Later Developments

Photo of a black man sitting at a desk in a journalist office.
The Advocate newspaper served as an influential voice of the black community in Portland beginning in 1903.
Although this exhibit focuses on the 1840 to 1870 time period, Oregon continued to struggle with racial equality as demonstrated by the following chronology of later national and Oregon developments:

November 2, 1900

Oregon voters reject a proposal to repeal the exclusion clause in the constitution.


The Advocate, a weekly newspaper for the “intelligent discussion and authentic diffusion of matters appertaining to the colored people, especially of Portland and the State of Oregon,” was started. It included societal news (i.e. births, deaths, marriages, etc.), editorials, job announcements, civil rights issues, etc.


George Hardin becomes the first, African-American in Portland, to be named as a police officer.

Photo of Beatrice Cannady in her senior years.
Beatrice Cannady pioneered rights for blacks in Oregon. (Image via Wikimedia Commons)


Portland’s chapter of the NAACP is founded and is the oldest, continuously chartered chapter west of the Mississippi.


Ku Klux Klan organizes chapters in Oregon.


Beatrice Cannady becomes the first, African-American woman to graduate from Lewis & Clark Law School.


Exclusionary Clause is removed from the Oregon Constitution.


State Constitution is amended to remove voting restrictions against African and Chinese Americans.

Photo of 2 Mark Hatfield sitting at a desk with another white man. Behind them stand 3 black men and 3 women.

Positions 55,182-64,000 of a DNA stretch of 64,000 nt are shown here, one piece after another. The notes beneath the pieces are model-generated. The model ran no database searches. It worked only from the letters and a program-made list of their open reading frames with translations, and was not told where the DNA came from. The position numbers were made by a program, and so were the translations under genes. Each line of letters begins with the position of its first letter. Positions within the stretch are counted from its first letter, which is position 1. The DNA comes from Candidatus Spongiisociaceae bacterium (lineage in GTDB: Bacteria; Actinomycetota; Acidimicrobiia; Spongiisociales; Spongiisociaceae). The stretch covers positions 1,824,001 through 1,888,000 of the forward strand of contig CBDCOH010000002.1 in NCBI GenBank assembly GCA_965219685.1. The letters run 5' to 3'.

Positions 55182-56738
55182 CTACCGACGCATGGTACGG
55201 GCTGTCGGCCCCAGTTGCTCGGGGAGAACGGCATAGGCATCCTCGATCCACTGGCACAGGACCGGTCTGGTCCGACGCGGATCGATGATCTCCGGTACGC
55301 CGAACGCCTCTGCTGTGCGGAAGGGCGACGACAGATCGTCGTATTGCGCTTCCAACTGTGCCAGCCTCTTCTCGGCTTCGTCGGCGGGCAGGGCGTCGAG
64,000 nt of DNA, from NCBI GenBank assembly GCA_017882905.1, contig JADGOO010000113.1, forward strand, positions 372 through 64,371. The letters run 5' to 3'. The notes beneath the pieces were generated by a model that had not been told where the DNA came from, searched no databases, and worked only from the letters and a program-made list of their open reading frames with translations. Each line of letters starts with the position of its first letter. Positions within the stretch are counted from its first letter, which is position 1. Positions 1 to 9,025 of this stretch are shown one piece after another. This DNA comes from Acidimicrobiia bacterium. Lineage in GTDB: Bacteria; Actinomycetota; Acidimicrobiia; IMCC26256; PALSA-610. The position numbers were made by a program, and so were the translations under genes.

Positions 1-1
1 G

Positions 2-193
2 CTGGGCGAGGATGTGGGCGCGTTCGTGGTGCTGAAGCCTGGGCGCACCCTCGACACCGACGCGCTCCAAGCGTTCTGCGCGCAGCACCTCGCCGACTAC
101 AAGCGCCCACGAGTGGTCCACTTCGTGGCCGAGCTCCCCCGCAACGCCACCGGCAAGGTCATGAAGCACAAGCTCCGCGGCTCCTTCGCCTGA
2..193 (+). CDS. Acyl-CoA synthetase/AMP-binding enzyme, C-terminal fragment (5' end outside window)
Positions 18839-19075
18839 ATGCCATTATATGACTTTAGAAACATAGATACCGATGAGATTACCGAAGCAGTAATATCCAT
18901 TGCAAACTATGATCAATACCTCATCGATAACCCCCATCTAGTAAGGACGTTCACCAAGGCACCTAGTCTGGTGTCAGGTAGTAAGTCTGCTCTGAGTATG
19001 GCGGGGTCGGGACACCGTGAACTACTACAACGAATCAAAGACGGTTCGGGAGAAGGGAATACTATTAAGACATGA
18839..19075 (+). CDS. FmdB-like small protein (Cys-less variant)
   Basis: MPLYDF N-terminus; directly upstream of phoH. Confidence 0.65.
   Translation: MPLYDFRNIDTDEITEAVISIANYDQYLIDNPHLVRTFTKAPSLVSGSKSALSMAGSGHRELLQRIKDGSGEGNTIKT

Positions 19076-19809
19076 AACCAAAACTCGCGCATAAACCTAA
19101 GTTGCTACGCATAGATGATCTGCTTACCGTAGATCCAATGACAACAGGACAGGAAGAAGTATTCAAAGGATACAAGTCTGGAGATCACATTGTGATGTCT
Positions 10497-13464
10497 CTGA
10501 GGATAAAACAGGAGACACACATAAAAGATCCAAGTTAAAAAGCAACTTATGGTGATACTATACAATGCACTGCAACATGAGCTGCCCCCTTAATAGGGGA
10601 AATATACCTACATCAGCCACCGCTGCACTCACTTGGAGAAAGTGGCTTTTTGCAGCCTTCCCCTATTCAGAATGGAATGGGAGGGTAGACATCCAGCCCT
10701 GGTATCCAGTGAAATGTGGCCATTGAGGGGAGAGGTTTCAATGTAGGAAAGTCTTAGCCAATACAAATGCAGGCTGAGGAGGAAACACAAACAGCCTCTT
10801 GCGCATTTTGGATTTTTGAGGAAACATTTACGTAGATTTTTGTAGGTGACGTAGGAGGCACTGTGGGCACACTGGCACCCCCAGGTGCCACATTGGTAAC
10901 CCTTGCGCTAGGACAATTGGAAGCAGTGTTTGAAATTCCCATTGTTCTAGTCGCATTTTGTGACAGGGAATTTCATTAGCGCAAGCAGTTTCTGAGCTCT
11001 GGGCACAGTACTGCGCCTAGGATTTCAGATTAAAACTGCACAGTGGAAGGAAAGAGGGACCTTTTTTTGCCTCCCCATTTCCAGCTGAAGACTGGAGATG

Proponents of Oregon's 1953 Public Accommodations Bill, also known as the Civil Rights Bill. The legislation required "full and equal accommodations, advantages, facilities and privileges of any place of public accommodation, resort or amusement, without any distinction, discrimination or restriction on account of race, religion, color or national origin.” (Image courtesy Oregon Historical Society) Enlarge image


Law repealed prohibiting inter-racial marriage.


Public Accommodations’ Law prohibits racial discrimination by businesses.


Supreme Court upholds Brown vs. The Board of Education of Topeka, abolishing segregated schools.


Oregon Fair Housing Act passes.


The Oregon Legislature ratifies Fifteenth Amendment 90 years after its adoption in the United States.


National Civil Rights Act passes outlawing unequal voter registration requirements; and racial segregation in schools, workplaces, and public places.

Photo of white policy forcefully grabbing and pulling away black men from a street corner.
Portland was one of many cities to experience race riots in the late 1960s. (Image courtesy Oregon Historical Society) Enlarge image


Congress passes the Voters’ Rights Act, prohibiting qualifications or pre-requisites to vote.


Racial tensions result in riots in Portland.

April 25, 1973

Oregon re-ratifies the 14th Amendment 105 years after rescinding their ratification and actual ratification by 28 states.


Margaret Carter becomes the first African-American woman elected to the Oregon Legislature.

Photo of Hill Hill in suit and tie.
Jim Hill served as Oregon's first black statewide official in 1992.


African exchange student, Mulugeta Seraw, is killed in Portland by racist “skinheads.”


First African-American, James A. Hill, Jr., is elected to statewide office as State Treasurer.


Measure requiring the removal of racist language from the State Constitution passes.


Oregon Equality Act passes.